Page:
I'm little bit confused. Help me please to make everything clear. I want to buy oscilloscope and found two models suitable for me.

  1. Rigol DS1102E
  2. Rigol DS1102CA

But I don't understand the difference between them. I read that DS1102E has 1 GSa/s sampling rate and DS1102CA has 2 GSa/s. OK. But what does it give in practice? Both oscilloscopes have a bandwidth of 100MHz, so I won't find a difference in picture of signals on screen. Am I right? So could you explain me what is the meaning of 'sampling rate' and 'bandwidth' for modern oscilloscopes? And what is the difference between these things?


4 Answers 4


The same bandwidth means they'll both have the same attenuation for signals. It basically means that 100MHz is the cutoff frequency for both scopes.

The samples per second is the resolution of the scope. If you zoom in on a signal the non-interpolated data points will be 0.5 ns apart for the 2GSa/s scope and 1 ns apart for the 1GSa/s. The rule of thumb ere is you can fairly accurately measure a 100MHz signal with the 1GSa/s scope and a 200MHz signal with the 2GSa/s (~10 samples/Hz)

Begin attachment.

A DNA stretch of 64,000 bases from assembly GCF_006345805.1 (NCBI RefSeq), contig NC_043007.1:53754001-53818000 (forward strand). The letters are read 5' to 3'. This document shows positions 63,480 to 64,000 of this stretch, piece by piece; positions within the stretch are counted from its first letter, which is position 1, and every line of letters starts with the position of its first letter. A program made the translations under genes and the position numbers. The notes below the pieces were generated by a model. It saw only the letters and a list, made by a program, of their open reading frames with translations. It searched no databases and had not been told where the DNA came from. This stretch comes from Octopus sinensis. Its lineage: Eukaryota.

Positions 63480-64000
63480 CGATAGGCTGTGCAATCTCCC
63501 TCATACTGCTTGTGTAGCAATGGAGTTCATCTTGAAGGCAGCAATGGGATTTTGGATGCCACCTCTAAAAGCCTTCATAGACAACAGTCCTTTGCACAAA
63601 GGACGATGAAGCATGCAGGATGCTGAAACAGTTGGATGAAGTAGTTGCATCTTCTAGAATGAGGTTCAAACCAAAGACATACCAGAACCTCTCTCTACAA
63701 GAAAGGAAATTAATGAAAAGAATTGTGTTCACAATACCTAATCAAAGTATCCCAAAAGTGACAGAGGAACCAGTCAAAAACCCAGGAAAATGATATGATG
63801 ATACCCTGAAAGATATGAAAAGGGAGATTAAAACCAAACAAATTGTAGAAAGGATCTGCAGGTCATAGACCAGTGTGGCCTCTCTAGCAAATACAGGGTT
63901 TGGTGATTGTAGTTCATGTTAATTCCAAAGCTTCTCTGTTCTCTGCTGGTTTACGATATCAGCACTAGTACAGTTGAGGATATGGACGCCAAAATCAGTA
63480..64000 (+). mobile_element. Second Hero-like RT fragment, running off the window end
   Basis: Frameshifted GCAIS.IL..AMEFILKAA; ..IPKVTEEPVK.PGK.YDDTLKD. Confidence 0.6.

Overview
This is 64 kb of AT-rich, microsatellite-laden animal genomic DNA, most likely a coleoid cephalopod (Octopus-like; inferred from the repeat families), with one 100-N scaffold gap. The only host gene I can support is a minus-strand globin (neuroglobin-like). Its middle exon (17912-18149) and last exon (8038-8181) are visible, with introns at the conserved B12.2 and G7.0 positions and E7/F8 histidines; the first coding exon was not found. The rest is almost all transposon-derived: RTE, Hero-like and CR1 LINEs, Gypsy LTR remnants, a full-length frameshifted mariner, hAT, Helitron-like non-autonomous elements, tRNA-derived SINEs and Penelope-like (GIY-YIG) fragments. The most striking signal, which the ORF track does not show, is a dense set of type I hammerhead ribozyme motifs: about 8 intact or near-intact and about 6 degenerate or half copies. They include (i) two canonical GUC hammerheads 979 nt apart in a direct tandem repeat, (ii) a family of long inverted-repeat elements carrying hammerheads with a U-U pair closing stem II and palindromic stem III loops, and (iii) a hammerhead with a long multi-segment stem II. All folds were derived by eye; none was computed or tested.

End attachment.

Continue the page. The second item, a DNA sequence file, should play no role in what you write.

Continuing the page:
Obviously the more samples then the better representation of your original signal. You'll just have to weigh that with the cost difference.


While the other answers provide good explanation of what's actually happening, I think that they both miss the point of having 2 GSa/s on a 100 MHz scope.

The main point of interest is the way scopes generally do sampling. They often have a number of analog to digital converters which can be connected to different channels. The process which they often use to sample the signals is called interleaving. Basically the converters are set so that first one converter takes a sample of signal on a channel and starts processing it, then the next converter takes sample of the signal and starts processing it, then the third and so on until all converters took a sample. After that, first converter takes a sample again and the second and so on. So basically the cycle repeats. This allows use of slower and cheaper analog to digital converters, but has a negative effect on accuracy, since samples won't be perfectly equidistant.